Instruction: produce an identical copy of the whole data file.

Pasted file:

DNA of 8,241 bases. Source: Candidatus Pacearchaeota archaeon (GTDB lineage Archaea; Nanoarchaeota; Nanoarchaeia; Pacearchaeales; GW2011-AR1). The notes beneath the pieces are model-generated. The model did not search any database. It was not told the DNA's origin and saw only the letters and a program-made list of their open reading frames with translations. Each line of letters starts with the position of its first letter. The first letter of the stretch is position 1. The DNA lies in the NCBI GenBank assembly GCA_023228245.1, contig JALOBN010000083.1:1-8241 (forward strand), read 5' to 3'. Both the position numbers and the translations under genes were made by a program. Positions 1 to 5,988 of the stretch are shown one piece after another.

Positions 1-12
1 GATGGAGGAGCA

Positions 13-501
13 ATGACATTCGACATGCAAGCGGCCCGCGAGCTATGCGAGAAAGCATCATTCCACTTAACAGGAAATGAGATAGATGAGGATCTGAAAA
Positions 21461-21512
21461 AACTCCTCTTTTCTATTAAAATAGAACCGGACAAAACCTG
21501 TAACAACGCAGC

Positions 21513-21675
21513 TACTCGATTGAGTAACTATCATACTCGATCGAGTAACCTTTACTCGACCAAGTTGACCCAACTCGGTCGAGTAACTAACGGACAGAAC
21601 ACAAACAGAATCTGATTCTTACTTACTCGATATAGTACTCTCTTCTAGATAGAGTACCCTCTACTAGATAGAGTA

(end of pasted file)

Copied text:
DNA of 8,241 bases. Source: Candidatus Pacearchaeota archaeon (GTDB lineage Archaea; Nanoarchaeota; Nanoarchaeia; Pacearchaeales; GW2011-AR1). The notes beneath the pieces are model-generated. The model did not search any database. It was not told the DNA's origin and saw only the letters and a program-made list of their open reading frames with translations. Each line of letters starts with the position of its first letter. The first letter of the stretch is position 1. The DNA lies in the NCBI GenBank assembly GCA_023228245.1, contig JALOBN010000083.1:1-8241 (forward strand), read 5' to 3'. Both the position numbers and the translations under genes were made by a program. Positions 1 to 5,988 of the stretch are shown one piece after another.

Positions 1-12
1 GATGGAGGAGCA

Positions 13-501
13 ATGACATTCGACATGCAAGCGGCCCGCGAGCTATGCGAGAAAGCATCATTCCACTTAACAGGAAATGAGATAGATGAGGATCTGAAAA
Positions 21461-21512
21461 AACTCCTCTTTTCTATTAAAATAGAACCGGACAAAACCTG
21501 TAACAACGCAGC

Positions 21513-21675
21513 TACTCGATTGAGTAACTATCATACTCGATCGAGTAACCTTTACTCGACCAAGTTGACCCAACTCGGTCGAGTAACTAACGGACAGAAC
21601 ACAAACAGAATCTGATTCTTACTTACTCGATATAGTACTCTCTTCTAGATAGAGTACCCTCTACTAGATAGAGTA